Blessed ones, whole ones,
you where the heart begins:
You are the bow that shoots the arrows
and you are the target.
Fear not the pain. Let its weight fall back
into the earth;
for heavy are the mountains, heavy the seas.
The trees you planted in childhood have grown
too heavy. You cannot bring them along.
Give yourselves to the air, to what you cannot hold.
Part Two, Sonnet X
The Machine endangers all we have made.
We allow it to rule instead of obey.
To build a house, cut the stone sharp and fast:
the carver's hand takes too long to feel its way.
The Machine never hesitates, or we might escape
and its factories subside into silence.
It thinks it's alive and does everything better.
With equal resolve it creates and destroys.
But life holds mystery for us yet. In a hundred places
we can still sense the source: a play of pure powers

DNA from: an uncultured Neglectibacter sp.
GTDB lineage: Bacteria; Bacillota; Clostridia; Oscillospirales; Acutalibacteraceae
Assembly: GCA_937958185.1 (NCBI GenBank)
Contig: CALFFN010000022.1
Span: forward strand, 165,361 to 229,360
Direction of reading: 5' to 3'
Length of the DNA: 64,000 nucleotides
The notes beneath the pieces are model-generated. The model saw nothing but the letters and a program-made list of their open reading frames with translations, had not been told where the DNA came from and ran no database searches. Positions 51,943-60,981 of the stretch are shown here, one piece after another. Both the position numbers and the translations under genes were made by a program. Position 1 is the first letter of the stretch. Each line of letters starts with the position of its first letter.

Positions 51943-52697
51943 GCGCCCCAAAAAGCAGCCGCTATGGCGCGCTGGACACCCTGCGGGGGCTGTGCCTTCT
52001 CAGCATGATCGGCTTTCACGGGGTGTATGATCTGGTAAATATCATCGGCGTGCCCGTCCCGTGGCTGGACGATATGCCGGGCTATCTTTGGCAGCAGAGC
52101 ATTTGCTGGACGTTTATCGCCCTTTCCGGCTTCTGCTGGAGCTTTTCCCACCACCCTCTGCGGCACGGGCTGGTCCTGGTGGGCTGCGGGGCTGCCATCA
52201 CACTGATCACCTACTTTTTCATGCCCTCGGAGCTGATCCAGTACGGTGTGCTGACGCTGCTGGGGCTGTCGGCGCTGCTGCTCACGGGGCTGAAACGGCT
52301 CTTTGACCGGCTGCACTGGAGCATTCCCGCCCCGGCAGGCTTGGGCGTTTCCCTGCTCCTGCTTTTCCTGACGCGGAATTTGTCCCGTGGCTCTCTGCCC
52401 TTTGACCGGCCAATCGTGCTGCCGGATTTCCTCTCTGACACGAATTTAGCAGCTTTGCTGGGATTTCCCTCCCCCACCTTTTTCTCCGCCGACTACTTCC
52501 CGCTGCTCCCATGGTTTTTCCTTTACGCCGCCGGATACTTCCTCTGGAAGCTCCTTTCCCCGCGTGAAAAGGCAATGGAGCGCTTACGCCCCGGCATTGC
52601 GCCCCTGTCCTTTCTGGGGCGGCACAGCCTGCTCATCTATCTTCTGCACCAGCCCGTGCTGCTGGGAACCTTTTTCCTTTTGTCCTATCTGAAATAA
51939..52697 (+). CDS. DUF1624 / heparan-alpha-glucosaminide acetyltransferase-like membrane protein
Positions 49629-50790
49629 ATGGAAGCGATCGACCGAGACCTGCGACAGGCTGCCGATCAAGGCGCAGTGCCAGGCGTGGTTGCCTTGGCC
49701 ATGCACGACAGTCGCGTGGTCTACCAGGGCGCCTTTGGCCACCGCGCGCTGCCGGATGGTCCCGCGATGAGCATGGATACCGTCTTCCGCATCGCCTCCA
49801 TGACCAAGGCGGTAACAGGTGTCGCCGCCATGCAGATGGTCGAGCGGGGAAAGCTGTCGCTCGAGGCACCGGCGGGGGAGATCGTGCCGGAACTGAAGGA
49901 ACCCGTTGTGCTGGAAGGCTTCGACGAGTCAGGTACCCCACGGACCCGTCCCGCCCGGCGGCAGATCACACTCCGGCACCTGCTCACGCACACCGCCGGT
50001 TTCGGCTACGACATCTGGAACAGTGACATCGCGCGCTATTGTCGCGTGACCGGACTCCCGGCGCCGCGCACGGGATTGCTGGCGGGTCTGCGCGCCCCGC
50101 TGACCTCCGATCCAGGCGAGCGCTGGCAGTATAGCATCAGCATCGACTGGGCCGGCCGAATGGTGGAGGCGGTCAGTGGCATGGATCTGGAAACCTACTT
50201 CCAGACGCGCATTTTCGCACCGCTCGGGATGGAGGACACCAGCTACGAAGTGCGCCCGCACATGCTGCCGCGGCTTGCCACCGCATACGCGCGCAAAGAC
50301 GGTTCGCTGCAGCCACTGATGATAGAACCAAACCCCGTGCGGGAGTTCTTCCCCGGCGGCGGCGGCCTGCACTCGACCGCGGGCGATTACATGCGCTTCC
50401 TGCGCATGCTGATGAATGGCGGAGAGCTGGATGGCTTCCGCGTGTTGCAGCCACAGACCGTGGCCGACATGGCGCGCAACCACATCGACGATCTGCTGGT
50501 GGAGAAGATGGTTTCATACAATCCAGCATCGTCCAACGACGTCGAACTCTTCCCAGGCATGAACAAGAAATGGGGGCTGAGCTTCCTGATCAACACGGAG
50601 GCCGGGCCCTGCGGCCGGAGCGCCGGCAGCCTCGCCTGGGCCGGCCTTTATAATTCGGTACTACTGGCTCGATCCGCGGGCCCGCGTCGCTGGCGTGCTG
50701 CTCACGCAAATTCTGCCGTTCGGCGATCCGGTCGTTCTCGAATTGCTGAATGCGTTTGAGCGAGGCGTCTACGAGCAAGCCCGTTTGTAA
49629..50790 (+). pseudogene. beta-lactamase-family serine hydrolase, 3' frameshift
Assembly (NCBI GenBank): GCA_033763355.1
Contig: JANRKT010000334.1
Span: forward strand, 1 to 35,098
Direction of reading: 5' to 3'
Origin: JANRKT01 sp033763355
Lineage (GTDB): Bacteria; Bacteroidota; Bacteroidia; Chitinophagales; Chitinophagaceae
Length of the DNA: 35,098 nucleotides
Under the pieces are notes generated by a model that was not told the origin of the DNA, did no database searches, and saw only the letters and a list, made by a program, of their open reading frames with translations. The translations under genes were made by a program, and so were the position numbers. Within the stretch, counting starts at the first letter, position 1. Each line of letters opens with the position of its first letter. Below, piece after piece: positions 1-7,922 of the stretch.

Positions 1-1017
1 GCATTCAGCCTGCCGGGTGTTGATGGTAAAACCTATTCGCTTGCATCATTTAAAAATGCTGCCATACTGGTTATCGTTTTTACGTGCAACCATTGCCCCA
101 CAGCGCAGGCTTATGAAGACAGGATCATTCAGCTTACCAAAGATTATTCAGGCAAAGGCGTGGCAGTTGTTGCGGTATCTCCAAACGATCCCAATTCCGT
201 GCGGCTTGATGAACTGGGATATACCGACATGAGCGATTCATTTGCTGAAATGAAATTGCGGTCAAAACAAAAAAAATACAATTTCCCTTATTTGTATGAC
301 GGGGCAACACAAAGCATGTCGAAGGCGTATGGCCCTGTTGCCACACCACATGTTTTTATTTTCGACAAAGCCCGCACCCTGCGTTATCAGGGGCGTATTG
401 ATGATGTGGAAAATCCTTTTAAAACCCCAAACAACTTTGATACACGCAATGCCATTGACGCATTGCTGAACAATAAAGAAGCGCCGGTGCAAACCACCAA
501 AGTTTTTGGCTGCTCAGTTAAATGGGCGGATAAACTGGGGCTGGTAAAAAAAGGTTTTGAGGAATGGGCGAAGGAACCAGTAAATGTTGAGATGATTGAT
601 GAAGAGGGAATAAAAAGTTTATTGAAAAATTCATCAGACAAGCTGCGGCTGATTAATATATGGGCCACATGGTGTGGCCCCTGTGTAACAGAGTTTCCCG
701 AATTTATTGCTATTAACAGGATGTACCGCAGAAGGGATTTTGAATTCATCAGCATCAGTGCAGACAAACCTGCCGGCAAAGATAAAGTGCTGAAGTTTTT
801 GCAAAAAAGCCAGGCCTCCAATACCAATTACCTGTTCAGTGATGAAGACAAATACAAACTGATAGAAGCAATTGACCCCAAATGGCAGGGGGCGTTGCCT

that -- when you feel it -- brings you to your knees.
There are yet words that come near the unsayable,
and, from crumbling stones, a new music
to make a sacred dwelling in a place we cannot own.
Part Two, Sonnet XIII
Be ahead of all parting, as if it had already happened.
like winter, which even now is passing.
For beneath the winter is a winter so endless
that to survive it at all is a triumph of the heart.
Be forever dead in Eurydice, and climb back singing.
Climb praying as you return to connection.
Here among the disappearing, in the realm of the transient,
be a ringing glass that shatters as it rings.